5. Clone More Obstacles
The game is pretty cool with one obstacle, but copying – or cloning – the obstacle will make it more challenging. In this video, you will add obstacles to your game.
When the user starts your game by clicking the flag, the obstacle sprite should start cloning, or making copies of itself.
From the “control” menu, drag a “create clone of myself” block into the scripts area. Click on it. Nothing seems to happen, but when you move the sprite, you’ll see an exact copy underneath it.
Create the clone at the beginning of the game by adding a “when flag clicked” block from the “events” menu on top of the “create clone of myself” block.
Next, tell the clone what to do. It should move across the screen the same way you programmed the original obstacle to move in the previous video. Use a new event to keep the clone code separate from the original sprite's code. From the “control” menu, place a “when I start as a clone” block on top of the code you wrote in the previous video.
Test your code by clicking the flag. Great! Every time you click the flag, the obstacle sprite clones itself and moves across the stage. However, one obstacle is hardly enough to make an interesting game. It needs to keep cloning itself throughout the entire game.
Add a “forever” block around the “create clone of myself” block.
Test your code again.
Whoa! That’s a lot of obstacles. There’s no way the racer can avoid those! Fix this by adding a “wait” block to the forever loop, then test your code.
Great, now there are fewer obstacles, but the game is too predictable since obstacles appear at one-second intervals. Spice up the game by adding a “pick random” block to the “wait” block, so the obstacles appear at random times. This example will use 0.5 and 2 seconds in the blanks, but tinker with these values until you like the game.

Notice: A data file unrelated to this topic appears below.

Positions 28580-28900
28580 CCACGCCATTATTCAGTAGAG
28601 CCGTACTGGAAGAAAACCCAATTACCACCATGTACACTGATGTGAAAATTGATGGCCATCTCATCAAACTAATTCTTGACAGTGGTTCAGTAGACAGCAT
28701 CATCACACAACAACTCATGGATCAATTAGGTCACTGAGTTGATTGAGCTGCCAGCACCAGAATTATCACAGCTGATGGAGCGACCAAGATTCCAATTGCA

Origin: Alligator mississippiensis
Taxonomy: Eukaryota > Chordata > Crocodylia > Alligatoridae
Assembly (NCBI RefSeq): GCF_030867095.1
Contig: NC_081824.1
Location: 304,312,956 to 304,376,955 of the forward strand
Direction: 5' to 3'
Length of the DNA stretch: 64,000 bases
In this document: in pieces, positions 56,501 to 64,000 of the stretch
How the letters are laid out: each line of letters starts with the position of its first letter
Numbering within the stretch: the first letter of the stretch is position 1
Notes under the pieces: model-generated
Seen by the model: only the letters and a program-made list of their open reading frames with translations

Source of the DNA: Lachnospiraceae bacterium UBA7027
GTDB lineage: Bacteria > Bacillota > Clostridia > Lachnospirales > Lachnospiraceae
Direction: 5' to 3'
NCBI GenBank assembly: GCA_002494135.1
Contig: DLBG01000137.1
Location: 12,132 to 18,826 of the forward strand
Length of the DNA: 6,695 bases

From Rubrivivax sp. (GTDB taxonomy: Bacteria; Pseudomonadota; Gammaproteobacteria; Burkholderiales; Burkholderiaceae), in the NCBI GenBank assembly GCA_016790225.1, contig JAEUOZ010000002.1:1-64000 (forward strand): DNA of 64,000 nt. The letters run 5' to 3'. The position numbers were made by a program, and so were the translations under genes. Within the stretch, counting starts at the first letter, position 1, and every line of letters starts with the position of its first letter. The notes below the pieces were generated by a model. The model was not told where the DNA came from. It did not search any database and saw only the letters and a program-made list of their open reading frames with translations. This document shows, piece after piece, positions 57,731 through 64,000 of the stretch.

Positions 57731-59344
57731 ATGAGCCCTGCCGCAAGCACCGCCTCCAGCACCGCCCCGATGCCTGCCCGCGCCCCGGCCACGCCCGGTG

Test your code. Notice how the original obstacle sprite is always displayed on the stage. Modify your code so that the original obstacle sprite is invisible.
To do this, add a “hide” block from the “looks” menu right after the “when flag clicked” block. Then, add a “show” block immediately after the “when I start as a clone” block. Test the code again. You don’t see the original sprite anymore! Nice.
Now to solve another problem: The obstacles move to the left side, but they never disappear.
Add a “delete this clone” block from the “control” menu to the end of that block stack to make the clones disappear when they reach the left side of the stage.
Test your code, again. Great! The obstacles appear and disappear as expected.
Lastly, change the obstacles' costumes to make the game more interesting. From the “looks” menu, add a “switch costume to” block to the beginning of the “when I start as a clone” stack. Add a “pick random” block to that block. Find out how many costumes the obstacle sprite has by clicking on the “costumes” tab. This sprite has 3 costumes, so enter the numbers 1 to 3 into the "pick random" block.
Test your code once more. Now different obstacles randomly move across the stage! That’s pretty sweet. Here’s the game plan: Randomly clone the obstacle sprite using “forever,” “wait,” “pick random,” and the clone blocks. Hide the original obstacle sprite, show the clones when they appear, and delete them when they reach the left edge.
Make random obstacles appear using the “switch costume to” and “pick random” blocks.
You can play your game now, but nothing happens when the racer hits an obstacle. In the next video, you’ll program the losing condition.